And is it because that’s all I’m prone to searching online? Perhaps. But it bothers me because there is something we’re going through that I have to speak on.

And I, I write music. And I try to write music so that I can get people to put themselves in someone else’s shoes – just for a second – because our story is not the only story that’s being told. And I think there is something profound with that very notion itself.

Leroy Moore: Yeah, I really believe in the power and healing of cultural work. You are an artist, a singer. Will you write a song about what happened to your family and your brother?

Sulekha Ali: I think sub-consciously I’ve already written one. And I don’t know if it’s foreshadowing. For me, the poetry that comes from the songs that I write comes from life experiences. So I can only speak to what I have written. And I can say that a lot of it has to do with atrocities against, like – I have a song titled “Somalia.”

Leroy Moore: Yeah, I love that song.

Sulekha Ali: Thank you so much. And you know, I’ve never been violated as a woman. I feel I’ve been there. But in that song I took on that role of seeing that at a young age. Those are the lessons that other people have taught me, about going to things like that and how it is important for them to heal.

Through us, words are powerful. Like the word rape is a powerful word. But it’s how we use it; it’s the context we use it in, right? So we have to use it in a way that allows them to feel empowered. Yes, it is a hurtful word, because rape is not something that anybody wants to raise their kid with.

But use it. If you’ve been raped, empower yourself to be able to say, I have been a victim of rape, but I will not allow it to define me. So my brother is a disabled individual, but he does not allow it define him. It is not the core of who he is. It’s a part of him, but it’s not everything that he is.

So for me, it’s about protecting each other. And I really want to protect his legacy.

Leroy Moore: Yeah, and I want to, as Krip-Hop, put your story out there and really tell you, your brother and others that disability is a culture. It has a history; it has a community. And you know, being in the U.S., I would love to keep on supporting him, your brother, through Krip-Hop Nation and all the work I do.

What does justice look like to you, in your definition, right now?

Sulekha Ali: Justice, to me, is somebody being able to be themselves freely. So my brother should freely be everything that he is without somebody imposing on that. And that’s what they did on June 3. They imposed on his right to be a person who cannot communicate when he’s forced outside of the realm of what he’s capable of doing.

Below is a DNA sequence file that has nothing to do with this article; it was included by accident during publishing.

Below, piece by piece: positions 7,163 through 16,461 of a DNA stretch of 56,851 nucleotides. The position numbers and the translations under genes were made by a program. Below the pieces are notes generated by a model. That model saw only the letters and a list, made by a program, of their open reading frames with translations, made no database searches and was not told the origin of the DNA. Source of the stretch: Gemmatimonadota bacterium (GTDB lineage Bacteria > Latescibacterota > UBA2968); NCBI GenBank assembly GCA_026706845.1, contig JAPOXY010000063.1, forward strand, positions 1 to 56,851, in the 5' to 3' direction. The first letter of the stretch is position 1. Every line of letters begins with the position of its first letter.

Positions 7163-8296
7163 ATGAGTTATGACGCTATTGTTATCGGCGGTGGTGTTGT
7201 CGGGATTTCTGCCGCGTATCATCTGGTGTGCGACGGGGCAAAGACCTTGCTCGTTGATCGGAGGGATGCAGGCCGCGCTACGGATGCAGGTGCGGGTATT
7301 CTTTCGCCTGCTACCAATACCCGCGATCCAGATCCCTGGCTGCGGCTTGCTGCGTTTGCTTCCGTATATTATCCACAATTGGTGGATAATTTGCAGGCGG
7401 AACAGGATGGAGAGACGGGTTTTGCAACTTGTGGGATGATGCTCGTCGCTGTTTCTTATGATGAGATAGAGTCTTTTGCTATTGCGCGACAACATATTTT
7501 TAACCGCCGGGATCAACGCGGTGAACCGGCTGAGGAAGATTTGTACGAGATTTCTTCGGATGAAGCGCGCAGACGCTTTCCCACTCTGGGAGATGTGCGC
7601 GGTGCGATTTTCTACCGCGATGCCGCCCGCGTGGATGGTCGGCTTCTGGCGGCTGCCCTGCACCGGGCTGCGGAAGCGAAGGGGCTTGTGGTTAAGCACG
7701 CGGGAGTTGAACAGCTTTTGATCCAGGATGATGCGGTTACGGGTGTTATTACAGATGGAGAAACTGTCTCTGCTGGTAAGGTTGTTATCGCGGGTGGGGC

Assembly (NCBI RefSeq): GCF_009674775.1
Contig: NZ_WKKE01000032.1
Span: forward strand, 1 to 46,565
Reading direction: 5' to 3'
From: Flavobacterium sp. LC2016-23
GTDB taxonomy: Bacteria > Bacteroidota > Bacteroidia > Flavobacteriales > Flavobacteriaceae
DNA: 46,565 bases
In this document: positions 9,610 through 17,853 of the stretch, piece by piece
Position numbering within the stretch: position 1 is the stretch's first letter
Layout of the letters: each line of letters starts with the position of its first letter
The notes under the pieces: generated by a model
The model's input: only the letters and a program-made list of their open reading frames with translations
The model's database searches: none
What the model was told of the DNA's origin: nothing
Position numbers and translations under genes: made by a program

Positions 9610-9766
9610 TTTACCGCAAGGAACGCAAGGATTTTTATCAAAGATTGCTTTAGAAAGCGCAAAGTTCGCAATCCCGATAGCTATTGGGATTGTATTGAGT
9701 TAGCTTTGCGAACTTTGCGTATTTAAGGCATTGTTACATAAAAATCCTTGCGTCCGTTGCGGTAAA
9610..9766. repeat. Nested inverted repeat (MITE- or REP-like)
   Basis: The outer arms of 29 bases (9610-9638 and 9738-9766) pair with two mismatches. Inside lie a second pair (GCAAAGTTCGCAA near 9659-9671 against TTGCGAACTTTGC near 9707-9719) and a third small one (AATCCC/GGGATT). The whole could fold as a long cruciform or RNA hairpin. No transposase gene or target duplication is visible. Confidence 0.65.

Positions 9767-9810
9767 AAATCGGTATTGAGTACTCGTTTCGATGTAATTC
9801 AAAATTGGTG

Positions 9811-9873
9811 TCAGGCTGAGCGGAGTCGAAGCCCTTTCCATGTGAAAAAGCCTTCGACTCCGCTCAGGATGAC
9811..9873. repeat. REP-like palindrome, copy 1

So they attacked him in a way that he did not deserve. And they lied, really, really. I am completely shocked still. And he hasn’t been himself since. He really hasn’t. He hasn’t slept. I noticed that he’s, he’s not as affectionate as he used to be.

And again, it’s still very new, right? And I shouldn’t expect him to bounce back quickly. But freedom to me – justice rather, I should say, to me – would be for him to be himself even when somebody tries to take that away from him.

Leroy Moore: Now tell me what is next for you, and tell us one more time how can we help in the U.S. and around the world.

Sulekha Ali: Well, I think you’ve already done it just by allowing me to share the story. What’s next for me is that I am going to use this to propel this newfound love that I have for advocacy. And it’s not only limited to individuals with disabilities, but it’s about humanity.

We have a right to be protected, and we have agreed to protect one another. But for me, I found a new sense of purpose. Behind every tragedy lies some sort of light. And I think that I found that within this, as sad as it is, so I’m grateful.

Leroy Moore: Now tell us how people can contact you.

Sulekha Ali: People can contact me on Facebook. My name is Sulekha Ali on Facebook. You can also contact me by email,

Leroy Moore: Is there a Facebook page for your brother?

Sulekha Ali: No. I do have an artist page, where I’ve been posting things that are related to what he went through on June 3.

However, I have made a vow to start a non-profit organization called Do It for Abbey, with the premise to create awareness for children and adults with disabilities and how police have a duty to ensure that they are protecting them from any sort of thing that they have to take on.

So ultimately this is still brand new. I’m searching for – because this is still very new for me – an idea that relates to a non-profit organization. I don’t really know where to start, but I do know that I have purpose. And I think that’s all I need at this point in time. But as soon as I get more information on that, I’d be more than happy to provide that to you.

Leroy Moore: That’s great. You know, Krip-Hop is doing a film documentary on police brutality against people with disabilities, so we would love to add your story to it.

Sulekha Ali: Absolutely, I’d love that. And I really, really can’t thank you enough, Leroy, for everything that you’ve done. I just really appreciate it.

Krip-Hop Nation founder Leroy F. Moore Jr. can be reached at